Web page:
Having long battery life is important for your iPhone, so it may be frustrating if you are seeing your battery levels dropping rapidly instead of giving you the 10+ hours usage you expect. In these cases, there are several things you can do to help and troubleshoot the problem, especially true if you have upgraded your iPhone or iPad to iOS 9, where new services can help you track possible battery drains.
First, for general purposes you can disable Bluetooth and Wi-Fi when unused, as well as adjust your iPhone’s brightness to a minimum using the iOS Control Center. These will increase your battery life a little.
Beyond these, in iOS 9 you can go to Settings > Battery and check the usage shown on a per-app or per-service basis in the last 24 hours. In most cases you should see apps that you know you use regularly listed at the top, but red flags will include the following situations:
- Increases in a specific app’s battery usage, such as one suddenly using 60% or more of your battery when it previously only used 10-20% based on your usage.
- Any major jump in app battery percent usage between apps, so for instance, if most apps are around 10% or less but one standing out with 50% or above, then this indicates significant usage of that app.
Unfortunately tackling battery draining issues is not always a straightforward matter, but if you don’t know what is causing your battery drain, the following two options will help stop the bleeding:
1. Low power mode
In iOS 9, enabling low power mode will turn off background refresh for all apps, among other power consuming activities that Apps and some OS services use. Try using this enabled for a while, and to see if you notice any difference in battery life, and then consider using it as your primary mode if you don’t notice a difference in usability.
2. Airplane Mode
This will not only turn off Wi-Fi and BlueTooth antennas, but also prevent your device from trying to contact cell towers. This can greatly increase your battery life when cell coverage is minimal or unstable. However, unless you need your phone for a non-communications task (such as telling the time or date), then turning your phone off may be the best approach.
These two modes provide global approaches for managing battery-draining activities. They won’t isolate the problem, but will help save precious hours of battery life.
Troubleshooting specific apps
Apple’s battery usage service will not tell you why an app is using your battery; however, you can use several options to empirically determine the cause. The following options (and perhaps similar alternatives) should be available for each app by going to Settings > App Name. Adjusting them to limit their use may be a quick fix to your App’s battery hogging behavior:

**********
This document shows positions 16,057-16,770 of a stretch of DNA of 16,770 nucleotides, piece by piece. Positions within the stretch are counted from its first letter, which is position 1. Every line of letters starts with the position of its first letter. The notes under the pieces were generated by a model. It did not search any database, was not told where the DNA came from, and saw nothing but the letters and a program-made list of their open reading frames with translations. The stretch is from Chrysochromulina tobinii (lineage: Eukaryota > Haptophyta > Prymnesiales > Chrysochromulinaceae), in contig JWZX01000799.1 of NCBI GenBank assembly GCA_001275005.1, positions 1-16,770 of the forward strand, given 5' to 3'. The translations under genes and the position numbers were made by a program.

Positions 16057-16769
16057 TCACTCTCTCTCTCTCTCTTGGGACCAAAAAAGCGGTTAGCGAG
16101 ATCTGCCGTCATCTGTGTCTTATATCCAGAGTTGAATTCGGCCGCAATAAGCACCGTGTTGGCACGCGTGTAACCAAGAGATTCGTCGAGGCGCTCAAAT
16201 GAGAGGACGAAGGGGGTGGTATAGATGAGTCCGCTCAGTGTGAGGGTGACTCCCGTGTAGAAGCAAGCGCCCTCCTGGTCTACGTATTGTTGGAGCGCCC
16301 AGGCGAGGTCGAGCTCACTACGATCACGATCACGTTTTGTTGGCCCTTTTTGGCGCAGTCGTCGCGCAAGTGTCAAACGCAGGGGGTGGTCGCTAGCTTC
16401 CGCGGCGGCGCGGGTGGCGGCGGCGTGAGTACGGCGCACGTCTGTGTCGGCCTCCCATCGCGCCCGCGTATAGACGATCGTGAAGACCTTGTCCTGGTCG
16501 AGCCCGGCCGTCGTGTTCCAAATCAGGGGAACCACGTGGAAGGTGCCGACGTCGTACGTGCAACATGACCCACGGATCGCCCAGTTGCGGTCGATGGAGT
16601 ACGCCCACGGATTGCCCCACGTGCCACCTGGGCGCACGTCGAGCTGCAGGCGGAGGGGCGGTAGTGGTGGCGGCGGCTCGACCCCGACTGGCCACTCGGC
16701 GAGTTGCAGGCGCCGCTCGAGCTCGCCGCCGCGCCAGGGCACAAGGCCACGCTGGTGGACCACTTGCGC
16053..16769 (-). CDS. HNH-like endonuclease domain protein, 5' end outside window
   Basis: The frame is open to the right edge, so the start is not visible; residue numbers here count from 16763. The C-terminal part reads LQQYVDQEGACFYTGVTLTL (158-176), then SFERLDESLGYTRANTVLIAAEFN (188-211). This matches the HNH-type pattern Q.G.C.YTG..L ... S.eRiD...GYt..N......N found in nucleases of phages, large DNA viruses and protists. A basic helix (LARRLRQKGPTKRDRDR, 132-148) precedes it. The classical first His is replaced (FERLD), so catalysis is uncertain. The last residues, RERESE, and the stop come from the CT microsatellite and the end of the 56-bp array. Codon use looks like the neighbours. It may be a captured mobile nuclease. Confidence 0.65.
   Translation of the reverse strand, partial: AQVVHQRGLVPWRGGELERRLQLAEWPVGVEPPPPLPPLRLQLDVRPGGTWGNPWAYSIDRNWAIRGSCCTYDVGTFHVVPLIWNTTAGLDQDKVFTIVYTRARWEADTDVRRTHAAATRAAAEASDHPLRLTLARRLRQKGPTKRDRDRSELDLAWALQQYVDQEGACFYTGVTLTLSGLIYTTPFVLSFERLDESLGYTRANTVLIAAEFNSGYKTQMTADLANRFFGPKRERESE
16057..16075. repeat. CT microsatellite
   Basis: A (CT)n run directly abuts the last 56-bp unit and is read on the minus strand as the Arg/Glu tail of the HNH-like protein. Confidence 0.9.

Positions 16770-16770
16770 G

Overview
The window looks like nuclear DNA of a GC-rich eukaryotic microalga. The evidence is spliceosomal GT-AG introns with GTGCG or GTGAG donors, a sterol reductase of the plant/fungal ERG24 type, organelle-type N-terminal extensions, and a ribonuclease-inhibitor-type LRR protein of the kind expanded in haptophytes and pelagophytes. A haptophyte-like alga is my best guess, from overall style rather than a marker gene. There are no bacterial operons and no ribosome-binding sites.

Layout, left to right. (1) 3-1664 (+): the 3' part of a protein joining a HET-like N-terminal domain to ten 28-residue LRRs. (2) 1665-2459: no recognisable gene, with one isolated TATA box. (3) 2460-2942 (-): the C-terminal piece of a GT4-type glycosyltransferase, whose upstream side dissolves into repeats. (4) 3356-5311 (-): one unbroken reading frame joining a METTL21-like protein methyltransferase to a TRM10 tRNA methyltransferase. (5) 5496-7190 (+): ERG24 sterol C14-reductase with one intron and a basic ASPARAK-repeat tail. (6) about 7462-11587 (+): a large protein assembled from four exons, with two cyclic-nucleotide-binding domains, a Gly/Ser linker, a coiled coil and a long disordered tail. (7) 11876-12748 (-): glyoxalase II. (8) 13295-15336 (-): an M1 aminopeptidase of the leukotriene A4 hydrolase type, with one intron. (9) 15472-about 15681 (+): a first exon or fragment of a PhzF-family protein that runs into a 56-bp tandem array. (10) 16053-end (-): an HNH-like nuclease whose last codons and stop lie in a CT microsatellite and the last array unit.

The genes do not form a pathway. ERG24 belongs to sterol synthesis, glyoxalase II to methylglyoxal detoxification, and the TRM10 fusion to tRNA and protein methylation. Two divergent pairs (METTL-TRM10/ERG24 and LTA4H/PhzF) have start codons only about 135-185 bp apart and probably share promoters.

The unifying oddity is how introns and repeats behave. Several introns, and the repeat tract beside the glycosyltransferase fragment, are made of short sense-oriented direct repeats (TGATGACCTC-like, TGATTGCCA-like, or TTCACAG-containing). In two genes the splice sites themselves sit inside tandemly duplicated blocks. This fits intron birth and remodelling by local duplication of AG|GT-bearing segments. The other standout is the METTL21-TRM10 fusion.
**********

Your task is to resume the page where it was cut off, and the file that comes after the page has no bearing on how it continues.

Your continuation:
- Turn off background refresh.
- Turn off cell usage.
- Limit app notifications.
In addition, as general practice, to avoid problems on any computing device it’s best to disable features if you do not use them, which pertaining to apps means the following two approaches:
- Fully quit apps by double-click the home screen, then swipe each up and off the screen.
- Remove rarely used apps by pressing and holding the home button, then clicking the X to remove any you don’t have need for.
Troubleshooting specific services
In addition to apps that use battery power, services like “No Cell Coverage” and “Home & Lock Screen” may also show high battery usage. In these cases there are several things you can do:
- For No Cell Coverage, turn on Airplane Mode when you have limited service, to prevent it from searching for cell coverage.
- For Home & Lock Screen, turn off notifications for apps that frequently send them.
This last option can be done by swiping down from the top of your phone’s screen to display Notification Center, and then seeing which apps have many notices. For those you do not need, go to the Apps’ settings and disable all of the notification options available for it.
Battery maintenance and health
Finally, there are some care and maintenance steps you can take to ensure your battery gives you as much performance as possible over time:
- Avoid fully depleting your battery.
- Store your phone with 50-80% battery charge.
- Store and operate your phone at room temperature, avoiding temperatures both below 32°F and above 95°F.
- Avoid activity that regularly keeps your phone running hot to the touch.
- Charge your phone while on a desk or otherwise out in the open, avoiding leaving it in a bag, pocket, or other confined areas that may prevent heat dissipation.
- Do not leave your phone plugged into a Mac that is in turn not plugged in.